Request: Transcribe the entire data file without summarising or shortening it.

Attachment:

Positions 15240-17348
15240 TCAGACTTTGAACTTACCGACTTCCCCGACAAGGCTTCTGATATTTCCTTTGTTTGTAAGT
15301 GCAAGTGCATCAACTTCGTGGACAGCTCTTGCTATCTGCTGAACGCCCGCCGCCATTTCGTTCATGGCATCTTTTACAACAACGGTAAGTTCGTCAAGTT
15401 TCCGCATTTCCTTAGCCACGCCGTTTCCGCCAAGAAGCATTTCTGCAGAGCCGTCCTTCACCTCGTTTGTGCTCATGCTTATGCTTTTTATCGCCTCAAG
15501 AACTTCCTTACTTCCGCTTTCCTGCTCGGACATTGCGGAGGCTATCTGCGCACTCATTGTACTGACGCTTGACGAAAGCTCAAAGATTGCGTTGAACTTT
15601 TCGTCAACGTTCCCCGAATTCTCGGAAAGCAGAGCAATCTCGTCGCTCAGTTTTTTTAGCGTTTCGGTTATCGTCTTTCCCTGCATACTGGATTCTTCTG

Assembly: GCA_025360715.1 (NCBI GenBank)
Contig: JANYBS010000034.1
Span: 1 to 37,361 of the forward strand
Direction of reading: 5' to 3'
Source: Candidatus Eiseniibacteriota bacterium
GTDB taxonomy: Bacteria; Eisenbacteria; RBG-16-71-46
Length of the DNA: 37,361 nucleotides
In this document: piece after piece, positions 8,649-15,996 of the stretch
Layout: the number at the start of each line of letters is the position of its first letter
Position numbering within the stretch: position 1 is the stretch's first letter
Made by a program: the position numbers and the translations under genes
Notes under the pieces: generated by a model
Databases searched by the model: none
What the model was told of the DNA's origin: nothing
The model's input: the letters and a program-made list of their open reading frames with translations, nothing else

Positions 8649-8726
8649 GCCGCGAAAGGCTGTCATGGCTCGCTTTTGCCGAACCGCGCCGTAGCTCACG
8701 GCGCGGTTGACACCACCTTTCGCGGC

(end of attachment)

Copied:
Positions 15240-17348
15240 TCAGACTTTGAACTTACCGACTTCCCCGACAAGGCTTCTGATATTTCCTTTGTTTGTAAGT
15301 GCAAGTGCATCAACTTCGTGGACAGCTCTTGCTATCTGCTGAACGCCCGCCGCCATTTCGTTCATGGCATCTTTTACAACAACGGTAAGTTCGTCAAGTT
15401 TCCGCATTTCCTTAGCCACGCCGTTTCCGCCAAGAAGCATTTCTGCAGAGCCGTCCTTCACCTCGTTTGTGCTCATGCTTATGCTTTTTATCGCCTCAAG
15501 AACTTCCTTACTTCCGCTTTCCTGCTCGGACATTGCGGAGGCTATCTGCGCACTCATTGTACTGACGCTTGACGAAAGCTCAAAGATTGCGTTGAACTTT
15601 TCGTCAACGTTCCCCGAATTCTCGGAAAGCAGAGCAATCTCGTCGCTCAGTTTTTTTAGCGTTTCGGTTATCGTCTTTCCCTGCATACTGGATTCTTCTG

Assembly: GCA_025360715.1 (NCBI GenBank)
Contig: JANYBS010000034.1
Span: 1 to 37,361 of the forward strand
Direction of reading: 5' to 3'
Source: Candidatus Eiseniibacteriota bacterium
GTDB taxonomy: Bacteria; Eisenbacteria; RBG-16-71-46
Length of the DNA: 37,361 nucleotides
In this document: piece after piece, positions 8,649-15,996 of the stretch
Layout: the number at the start of each line of letters is the position of its first letter
Position numbering within the stretch: position 1 is the stretch's first letter
Made by a program: the position numbers and the translations under genes
Notes under the pieces: generated by a model
Databases searched by the model: none
What the model was told of the DNA's origin: nothing
The model's input: the letters and a program-made list of their open reading frames with translations, nothing else

Positions 8649-8726
8649 GCCGCGAAAGGCTGTCATGGCTCGCTTTTGCCGAACCGCGCCGTAGCTCACG
8701 GCGCGGTTGACACCACCTTTCGCGGC